Endometriosis is the etiology in almost one-third of all gynecological admissions in the United States. It takes close to 12 years from first symptoms to confirmatory diagnosis. Early surgical intervention will promote earlier diagnosis. This chapter describes surgical management. The reader is referred to other sources for in-depth discussion of medical management.
Scope of the Problem
The problem of endometriosis is large. It is estimated that one in three gynecological admissions in the United States are related to this condition.  Diagnosis may be elusive, and many of the symptoms are vague and can represent a variety of gynecologic conditions. Almost 1 in 10 women of reproductive age suffers from the burden of this condition, and over 69 billion dollars was spent in 2009 on treating this condition. [2,3] As many as 40 percent of infertile couples and 9 percent of women with chronic pelvic pain demonstrate the presence of endometriosis.  Endometriosis is a disease with a genetic component, and as many as 5–7 percent of all women with the disease have a first-degree relative afflicted. The mode of inheritance is most likely polygenetic/multifactorial method of inheritance, as opposed to Mendelian.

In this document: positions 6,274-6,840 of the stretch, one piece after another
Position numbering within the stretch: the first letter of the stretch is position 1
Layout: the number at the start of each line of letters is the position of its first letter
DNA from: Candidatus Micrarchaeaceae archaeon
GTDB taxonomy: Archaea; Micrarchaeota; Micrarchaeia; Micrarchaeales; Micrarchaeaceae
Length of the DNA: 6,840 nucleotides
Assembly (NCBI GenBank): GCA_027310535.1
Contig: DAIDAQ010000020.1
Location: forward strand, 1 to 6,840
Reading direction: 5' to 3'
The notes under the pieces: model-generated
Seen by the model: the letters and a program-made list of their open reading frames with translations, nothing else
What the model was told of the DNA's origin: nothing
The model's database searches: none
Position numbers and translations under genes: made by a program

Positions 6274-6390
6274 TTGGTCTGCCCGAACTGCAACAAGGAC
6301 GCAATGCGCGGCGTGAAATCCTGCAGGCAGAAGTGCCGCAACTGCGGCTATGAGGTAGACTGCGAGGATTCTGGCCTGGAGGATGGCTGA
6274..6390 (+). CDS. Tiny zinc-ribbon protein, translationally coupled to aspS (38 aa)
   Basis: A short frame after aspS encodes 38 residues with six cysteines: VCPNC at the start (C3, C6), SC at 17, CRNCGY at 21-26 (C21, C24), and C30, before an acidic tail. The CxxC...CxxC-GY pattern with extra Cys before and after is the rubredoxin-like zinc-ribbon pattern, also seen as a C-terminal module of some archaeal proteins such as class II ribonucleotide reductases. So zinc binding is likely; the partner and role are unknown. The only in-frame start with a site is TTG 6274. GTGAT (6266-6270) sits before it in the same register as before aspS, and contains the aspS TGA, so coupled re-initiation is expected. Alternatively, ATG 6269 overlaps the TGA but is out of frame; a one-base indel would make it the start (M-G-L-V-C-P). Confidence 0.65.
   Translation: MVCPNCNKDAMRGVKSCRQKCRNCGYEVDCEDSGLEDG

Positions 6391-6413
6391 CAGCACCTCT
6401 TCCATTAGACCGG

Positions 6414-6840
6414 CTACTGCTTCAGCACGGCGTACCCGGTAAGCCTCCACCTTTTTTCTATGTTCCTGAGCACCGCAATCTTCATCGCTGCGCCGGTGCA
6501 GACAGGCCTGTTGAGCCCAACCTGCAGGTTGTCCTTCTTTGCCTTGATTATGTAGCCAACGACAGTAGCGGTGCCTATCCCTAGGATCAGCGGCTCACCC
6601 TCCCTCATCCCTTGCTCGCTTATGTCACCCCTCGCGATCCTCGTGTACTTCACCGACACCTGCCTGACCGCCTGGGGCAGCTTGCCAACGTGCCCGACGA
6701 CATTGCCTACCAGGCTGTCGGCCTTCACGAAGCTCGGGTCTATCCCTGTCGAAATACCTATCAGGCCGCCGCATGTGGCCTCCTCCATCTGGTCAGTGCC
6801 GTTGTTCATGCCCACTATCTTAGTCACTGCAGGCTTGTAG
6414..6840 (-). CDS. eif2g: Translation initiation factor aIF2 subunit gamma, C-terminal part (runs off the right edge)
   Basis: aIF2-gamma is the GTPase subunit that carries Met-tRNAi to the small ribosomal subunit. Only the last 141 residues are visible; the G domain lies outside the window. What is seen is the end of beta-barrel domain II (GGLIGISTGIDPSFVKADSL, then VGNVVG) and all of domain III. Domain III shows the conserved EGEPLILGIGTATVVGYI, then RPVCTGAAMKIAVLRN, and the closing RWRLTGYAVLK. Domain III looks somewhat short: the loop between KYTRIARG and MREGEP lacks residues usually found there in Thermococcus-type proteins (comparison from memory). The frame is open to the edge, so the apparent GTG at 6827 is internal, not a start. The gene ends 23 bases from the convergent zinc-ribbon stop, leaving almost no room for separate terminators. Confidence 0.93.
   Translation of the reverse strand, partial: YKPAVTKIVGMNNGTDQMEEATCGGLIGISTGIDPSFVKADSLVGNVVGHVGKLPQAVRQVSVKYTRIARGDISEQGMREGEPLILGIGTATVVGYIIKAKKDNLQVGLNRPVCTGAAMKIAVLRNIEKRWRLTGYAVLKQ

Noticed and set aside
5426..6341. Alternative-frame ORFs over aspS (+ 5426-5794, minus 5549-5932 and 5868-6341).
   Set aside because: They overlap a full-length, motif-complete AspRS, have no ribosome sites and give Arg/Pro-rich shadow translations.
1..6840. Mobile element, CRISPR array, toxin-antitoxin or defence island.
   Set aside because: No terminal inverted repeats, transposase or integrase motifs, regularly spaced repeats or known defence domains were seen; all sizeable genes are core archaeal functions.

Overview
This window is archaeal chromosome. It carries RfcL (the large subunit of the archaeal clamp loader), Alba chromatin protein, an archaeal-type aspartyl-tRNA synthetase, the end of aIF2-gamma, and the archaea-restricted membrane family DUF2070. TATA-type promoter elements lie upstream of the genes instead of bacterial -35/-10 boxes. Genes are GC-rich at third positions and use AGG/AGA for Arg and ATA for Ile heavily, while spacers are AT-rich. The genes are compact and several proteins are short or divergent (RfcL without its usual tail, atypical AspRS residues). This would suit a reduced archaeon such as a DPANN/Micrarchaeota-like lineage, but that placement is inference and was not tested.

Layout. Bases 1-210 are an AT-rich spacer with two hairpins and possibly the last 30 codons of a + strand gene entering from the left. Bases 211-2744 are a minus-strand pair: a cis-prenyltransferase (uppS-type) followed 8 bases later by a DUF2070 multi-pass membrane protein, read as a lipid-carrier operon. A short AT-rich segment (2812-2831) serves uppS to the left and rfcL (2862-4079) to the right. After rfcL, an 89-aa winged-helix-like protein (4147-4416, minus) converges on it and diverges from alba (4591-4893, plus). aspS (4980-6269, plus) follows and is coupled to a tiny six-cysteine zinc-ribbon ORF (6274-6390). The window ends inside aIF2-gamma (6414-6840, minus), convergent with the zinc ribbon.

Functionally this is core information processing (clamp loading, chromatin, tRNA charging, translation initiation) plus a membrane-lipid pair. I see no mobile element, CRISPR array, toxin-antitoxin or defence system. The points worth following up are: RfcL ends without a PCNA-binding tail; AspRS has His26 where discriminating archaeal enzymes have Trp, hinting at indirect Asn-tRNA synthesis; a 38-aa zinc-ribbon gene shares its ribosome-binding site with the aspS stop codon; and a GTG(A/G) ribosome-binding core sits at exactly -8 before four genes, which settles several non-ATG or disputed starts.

Endometriosis occurs when endometrial glands and stroma implant on extra-uterine surfaces. Classically, these lesions may be present on the pelvic and parietal peritoneum, the ovaries, the cul-de-sac, and uterosacral ligaments or bowel. The most common theory was developed by Dr. Sampson in the early part of twentieth century. He proposed retrograde menstruation allows the migration and implantation of ectopic glands. Support of this theory includes the preponderance of lesions in the cul-de-sac due to gravity, as well as the left hemi pelvis due to the recto sigmoid location. Other common theories for the etiology of endometriosis include coelemic metaplasia, hematogenous spread, lymphatic spread, and stem cell transplants spread via the bone marrow.
Whichever mechanism is ultimately proven to be the dominant one, changes at the molecular level also need to occur to influence the induction of the disease. There are four molecular characteristics that are associated with endometriosis. These include a genetic predilection, estrogen dependence, progesterone resistance, and local inflammation. Combination of these factors all contribute to the expression of this disease.